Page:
Professional Product Photography Advice

Product Photography of shoes
Professional Product Photography of shoes
MO Studios

If you’re a business selling products, it will help if you hire a professional photographer to shoot your products in a perfect world. However, if you and your project are on a tight budget but familiar with the camera, you can follow these product photography tips provided by this blog to make the best of your photographs.

This blog will discuss product photography tips to help you achieve better results.

Harsh shadows VS soft shadows

Ambient light works quite well for any photo and very often is underestimated. Usually, shooting in the early afternoon will work best.

The most common reason that makes light harsh or soft is how smooth the shadows are. The angle of light creates shadows. For soft light, the angle is vast; for hard light, it is narrow. A narrower angle takes a longer distance for a shadow cast by hard light to become soft. If you used softer light, the shadows would be softer to be less visible.

If you want your product photography to aim for soft shadows, go for big windows or the outdoors. To avoid a harsh shadow, don’t shoot in the direct sunlight. Instead, try shooting on an overcast day with softer light.

Using White backgrounds in Product Photography

In product photography, using a white background will look best for thumbnails and starting images for your products as it creates focus on the object itself. To create a perfectly white background, put a roll of white paper and bend it to create a curve. Also, don’t forget your white reflector card if you use a window light technique. The white reflector card bounces light back onto your subject and fills in all the shadows.

While shooting, the slightest movement can cause a camera shake, so a tripod is worth buying. However, spending a fortune on a tripod for your camera isn’t necessary. On Amazon, you can purchase a tripod for less than £20, perfect on a budget.

Alternative options include purchasing a camera lens that includes VR (Vibration Reduction) or IS (Image Stabilization) instead.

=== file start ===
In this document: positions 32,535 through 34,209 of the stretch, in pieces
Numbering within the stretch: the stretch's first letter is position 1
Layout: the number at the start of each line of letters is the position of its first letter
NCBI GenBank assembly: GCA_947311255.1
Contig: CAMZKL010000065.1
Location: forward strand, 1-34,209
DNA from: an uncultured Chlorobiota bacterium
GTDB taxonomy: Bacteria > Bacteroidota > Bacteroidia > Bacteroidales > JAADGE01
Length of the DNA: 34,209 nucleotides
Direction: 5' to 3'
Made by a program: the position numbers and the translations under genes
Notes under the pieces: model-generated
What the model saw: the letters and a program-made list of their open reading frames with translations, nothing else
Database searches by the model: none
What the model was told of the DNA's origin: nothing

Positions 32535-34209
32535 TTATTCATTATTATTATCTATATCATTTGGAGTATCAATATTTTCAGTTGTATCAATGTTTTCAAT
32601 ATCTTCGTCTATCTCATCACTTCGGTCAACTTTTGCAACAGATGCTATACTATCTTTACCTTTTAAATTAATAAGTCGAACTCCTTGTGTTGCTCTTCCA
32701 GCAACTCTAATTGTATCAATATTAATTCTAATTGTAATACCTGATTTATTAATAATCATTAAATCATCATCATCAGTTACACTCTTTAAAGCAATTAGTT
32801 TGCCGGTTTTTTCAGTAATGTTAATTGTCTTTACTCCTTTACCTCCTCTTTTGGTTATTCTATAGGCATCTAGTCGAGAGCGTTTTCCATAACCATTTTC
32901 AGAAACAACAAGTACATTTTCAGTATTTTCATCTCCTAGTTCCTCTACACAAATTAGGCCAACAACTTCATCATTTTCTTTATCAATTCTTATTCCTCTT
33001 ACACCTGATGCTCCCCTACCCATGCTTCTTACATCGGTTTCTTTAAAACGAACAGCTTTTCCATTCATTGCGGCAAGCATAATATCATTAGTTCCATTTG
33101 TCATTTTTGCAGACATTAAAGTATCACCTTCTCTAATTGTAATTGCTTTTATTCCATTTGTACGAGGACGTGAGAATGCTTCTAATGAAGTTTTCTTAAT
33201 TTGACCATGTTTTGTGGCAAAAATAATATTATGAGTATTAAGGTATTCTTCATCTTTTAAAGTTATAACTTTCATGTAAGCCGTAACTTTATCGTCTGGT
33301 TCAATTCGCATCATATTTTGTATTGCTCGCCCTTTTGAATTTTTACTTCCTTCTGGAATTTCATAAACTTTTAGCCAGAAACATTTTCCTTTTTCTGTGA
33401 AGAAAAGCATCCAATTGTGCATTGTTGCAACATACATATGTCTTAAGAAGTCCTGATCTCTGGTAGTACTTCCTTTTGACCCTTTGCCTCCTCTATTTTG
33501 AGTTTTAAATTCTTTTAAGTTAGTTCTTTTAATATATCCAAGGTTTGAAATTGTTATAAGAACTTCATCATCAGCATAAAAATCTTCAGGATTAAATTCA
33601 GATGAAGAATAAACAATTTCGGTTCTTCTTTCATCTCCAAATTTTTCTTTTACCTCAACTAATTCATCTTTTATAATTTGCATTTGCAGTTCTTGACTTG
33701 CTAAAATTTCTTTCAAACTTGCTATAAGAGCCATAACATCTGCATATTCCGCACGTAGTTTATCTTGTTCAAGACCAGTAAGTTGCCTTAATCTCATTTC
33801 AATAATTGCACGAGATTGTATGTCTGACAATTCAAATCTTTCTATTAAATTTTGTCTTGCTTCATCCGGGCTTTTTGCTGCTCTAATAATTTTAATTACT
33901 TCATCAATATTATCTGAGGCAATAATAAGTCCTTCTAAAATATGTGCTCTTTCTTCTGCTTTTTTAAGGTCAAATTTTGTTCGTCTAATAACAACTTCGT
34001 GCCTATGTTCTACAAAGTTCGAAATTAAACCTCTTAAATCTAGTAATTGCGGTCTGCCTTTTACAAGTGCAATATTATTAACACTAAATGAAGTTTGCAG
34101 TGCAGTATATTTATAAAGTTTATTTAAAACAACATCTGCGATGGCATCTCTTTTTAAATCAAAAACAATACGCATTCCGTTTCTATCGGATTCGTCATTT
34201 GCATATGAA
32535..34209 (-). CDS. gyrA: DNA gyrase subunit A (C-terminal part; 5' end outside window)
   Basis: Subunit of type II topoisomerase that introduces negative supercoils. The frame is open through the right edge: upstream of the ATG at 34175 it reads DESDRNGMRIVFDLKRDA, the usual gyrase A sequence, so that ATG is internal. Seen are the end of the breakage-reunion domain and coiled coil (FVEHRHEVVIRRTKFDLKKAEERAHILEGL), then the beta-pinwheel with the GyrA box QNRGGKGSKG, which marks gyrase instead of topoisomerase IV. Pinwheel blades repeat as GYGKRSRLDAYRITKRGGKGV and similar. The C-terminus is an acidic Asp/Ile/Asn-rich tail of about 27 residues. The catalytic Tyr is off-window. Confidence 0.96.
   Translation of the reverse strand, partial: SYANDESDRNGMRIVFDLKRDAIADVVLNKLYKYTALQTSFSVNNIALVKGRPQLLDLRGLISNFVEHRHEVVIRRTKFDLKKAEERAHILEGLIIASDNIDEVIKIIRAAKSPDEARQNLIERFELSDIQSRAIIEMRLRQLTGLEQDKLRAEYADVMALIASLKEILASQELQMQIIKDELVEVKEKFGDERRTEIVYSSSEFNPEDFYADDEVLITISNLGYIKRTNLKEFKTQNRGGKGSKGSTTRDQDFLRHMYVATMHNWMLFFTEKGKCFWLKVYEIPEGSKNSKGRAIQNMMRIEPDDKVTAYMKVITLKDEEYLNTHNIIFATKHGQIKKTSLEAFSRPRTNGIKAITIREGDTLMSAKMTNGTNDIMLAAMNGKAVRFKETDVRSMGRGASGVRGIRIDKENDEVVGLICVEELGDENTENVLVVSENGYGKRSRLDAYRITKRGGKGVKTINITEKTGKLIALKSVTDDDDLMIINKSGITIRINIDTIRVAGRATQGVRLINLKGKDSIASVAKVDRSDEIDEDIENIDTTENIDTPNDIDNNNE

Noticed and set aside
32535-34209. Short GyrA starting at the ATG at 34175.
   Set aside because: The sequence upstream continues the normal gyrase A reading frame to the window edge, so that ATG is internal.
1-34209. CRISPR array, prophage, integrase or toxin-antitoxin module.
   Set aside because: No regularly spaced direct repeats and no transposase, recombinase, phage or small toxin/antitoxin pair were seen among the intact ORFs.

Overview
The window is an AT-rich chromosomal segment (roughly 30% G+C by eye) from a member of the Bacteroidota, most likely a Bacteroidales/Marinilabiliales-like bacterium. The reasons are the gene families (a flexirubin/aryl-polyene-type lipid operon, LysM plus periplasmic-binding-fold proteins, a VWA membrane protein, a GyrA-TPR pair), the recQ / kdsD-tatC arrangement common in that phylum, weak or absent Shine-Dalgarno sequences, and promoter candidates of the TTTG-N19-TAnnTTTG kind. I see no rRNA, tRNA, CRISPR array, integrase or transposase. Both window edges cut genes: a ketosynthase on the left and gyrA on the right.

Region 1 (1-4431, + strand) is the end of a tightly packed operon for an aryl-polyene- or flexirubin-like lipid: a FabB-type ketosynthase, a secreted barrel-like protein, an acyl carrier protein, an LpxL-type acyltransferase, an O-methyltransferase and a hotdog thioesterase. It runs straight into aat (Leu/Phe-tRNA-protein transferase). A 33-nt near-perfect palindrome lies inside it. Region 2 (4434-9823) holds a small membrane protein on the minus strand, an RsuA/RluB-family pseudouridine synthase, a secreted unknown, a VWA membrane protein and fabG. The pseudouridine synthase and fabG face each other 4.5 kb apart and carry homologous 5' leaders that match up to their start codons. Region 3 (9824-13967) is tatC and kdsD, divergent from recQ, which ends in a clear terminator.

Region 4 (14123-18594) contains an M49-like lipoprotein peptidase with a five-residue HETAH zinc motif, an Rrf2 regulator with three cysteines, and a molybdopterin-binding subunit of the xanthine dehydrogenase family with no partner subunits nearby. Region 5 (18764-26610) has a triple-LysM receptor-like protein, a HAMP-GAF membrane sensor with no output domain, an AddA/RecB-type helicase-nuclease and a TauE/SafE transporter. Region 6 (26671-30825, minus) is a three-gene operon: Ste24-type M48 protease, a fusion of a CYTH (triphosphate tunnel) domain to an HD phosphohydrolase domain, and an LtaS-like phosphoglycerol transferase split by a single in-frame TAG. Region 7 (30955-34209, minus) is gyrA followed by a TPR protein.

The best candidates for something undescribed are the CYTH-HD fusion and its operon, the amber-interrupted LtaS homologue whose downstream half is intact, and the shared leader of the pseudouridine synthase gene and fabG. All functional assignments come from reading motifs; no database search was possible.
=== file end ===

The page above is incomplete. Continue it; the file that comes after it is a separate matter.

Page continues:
If you sell, for instance, clothing in various colours, show your customers all the options that they can choose for the hat. A group of photos showcasing your clothing range in all colours will make your product look more attractive and improve your sales performance.

Use more than just the camera to double-check images.

Don’t rely solely on the image the camera’s screen shows to see if a photo is of your desired quality. Instead, wait until you download your photography product images to your computer. Images can look very different on a bigger monitor, and you can see areas that need adjusting better.

Modern Cameras will most likely have an optical zoom, and a digital zoom included. However, using digital zoom will lower the image quality, so avoid using digital zoom.

Your camera might have a “close-up” option, which appears as a tulip-like icon on most cameras. Often, close-up photos are taken for when you shoot small products such as jewellery or flowers. The result of a close-up photo is a narrower depth of field and a different perspective.

Finally, upload your pictures images to your computer, and begin editing your photos. Cropping and colour correction can make a big difference in product photography.

Web uploads

Once you’ve retouched the image, it’s time to export the final images to upload to your website.

The important part is how you set the file settings and image sizing. Here is a good starting point:

  • Image Format: Jpeg or WebP (website) for optimal compression and improved site speed
  • Quality: Between 70 – 80, 100 is typically not necessary.
  • Colourspace: RGB
  • Resize to fit: Width and Height – match your crop size
  • Resolution: 72 DPI (this is a standard screen res)

We hope these tips have helped take your product photography to the next level. Read more of our photography blogs here.

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